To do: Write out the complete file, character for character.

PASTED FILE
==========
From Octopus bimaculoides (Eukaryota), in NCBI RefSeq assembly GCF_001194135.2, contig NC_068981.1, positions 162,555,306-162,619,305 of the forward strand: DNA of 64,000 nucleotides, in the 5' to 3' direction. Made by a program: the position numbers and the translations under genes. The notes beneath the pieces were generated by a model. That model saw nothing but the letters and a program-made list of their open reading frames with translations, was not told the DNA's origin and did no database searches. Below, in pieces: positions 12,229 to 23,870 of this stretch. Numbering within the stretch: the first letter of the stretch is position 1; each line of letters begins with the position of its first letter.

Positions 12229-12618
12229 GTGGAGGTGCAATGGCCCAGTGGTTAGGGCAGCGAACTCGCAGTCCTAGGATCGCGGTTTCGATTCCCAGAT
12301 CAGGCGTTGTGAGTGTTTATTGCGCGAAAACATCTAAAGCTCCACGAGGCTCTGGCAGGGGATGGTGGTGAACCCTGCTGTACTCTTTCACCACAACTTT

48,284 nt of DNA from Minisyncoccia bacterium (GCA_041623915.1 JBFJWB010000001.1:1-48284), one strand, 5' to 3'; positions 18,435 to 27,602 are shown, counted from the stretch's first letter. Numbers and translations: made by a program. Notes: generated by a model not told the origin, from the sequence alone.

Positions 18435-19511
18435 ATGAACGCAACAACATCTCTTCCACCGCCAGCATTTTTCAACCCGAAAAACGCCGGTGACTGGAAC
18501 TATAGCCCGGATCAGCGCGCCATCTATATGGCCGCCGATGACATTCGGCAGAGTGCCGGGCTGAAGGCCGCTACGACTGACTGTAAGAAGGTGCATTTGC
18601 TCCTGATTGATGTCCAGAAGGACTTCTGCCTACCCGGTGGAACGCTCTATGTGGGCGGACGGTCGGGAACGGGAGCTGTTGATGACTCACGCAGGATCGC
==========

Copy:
From Octopus bimaculoides (Eukaryota), in NCBI RefSeq assembly GCF_001194135.2, contig NC_068981.1, positions 162,555,306-162,619,305 of the forward strand: DNA of 64,000 nucleotides, in the 5' to 3' direction. Made by a program: the position numbers and the translations under genes. The notes beneath the pieces were generated by a model. That model saw nothing but the letters and a program-made list of their open reading frames with translations, was not told the DNA's origin and did no database searches. Below, in pieces: positions 12,229 to 23,870 of this stretch. Numbering within the stretch: the first letter of the stretch is position 1; each line of letters begins with the position of its first letter.

Positions 12229-12618
12229 GTGGAGGTGCAATGGCCCAGTGGTTAGGGCAGCGAACTCGCAGTCCTAGGATCGCGGTTTCGATTCCCAGAT
12301 CAGGCGTTGTGAGTGTTTATTGCGCGAAAACATCTAAAGCTCCACGAGGCTCTGGCAGGGGATGGTGGTGAACCCTGCTGTACTCTTTCACCACAACTTT

48,284 nt of DNA from Minisyncoccia bacterium (GCA_041623915.1 JBFJWB010000001.1:1-48284), one strand, 5' to 3'; positions 18,435 to 27,602 are shown, counted from the stretch's first letter. Numbers and translations: made by a program. Notes: generated by a model not told the origin, from the sequence alone.

Positions 18435-19511
18435 ATGAACGCAACAACATCTCTTCCACCGCCAGCATTTTTCAACCCGAAAAACGCCGGTGACTGGAAC
18501 TATAGCCCGGATCAGCGCGCCATCTATATGGCCGCCGATGACATTCGGCAGAGTGCCGGGCTGAAGGCCGCTACGACTGACTGTAAGAAGGTGCATTTGC
18601 TCCTGATTGATGTCCAGAAGGACTTCTGCCTACCCGGTGGAACGCTCTATGTGGGCGGACGGTCGGGAACGGGAGCTGTTGATGACTCACGCAGGATCGC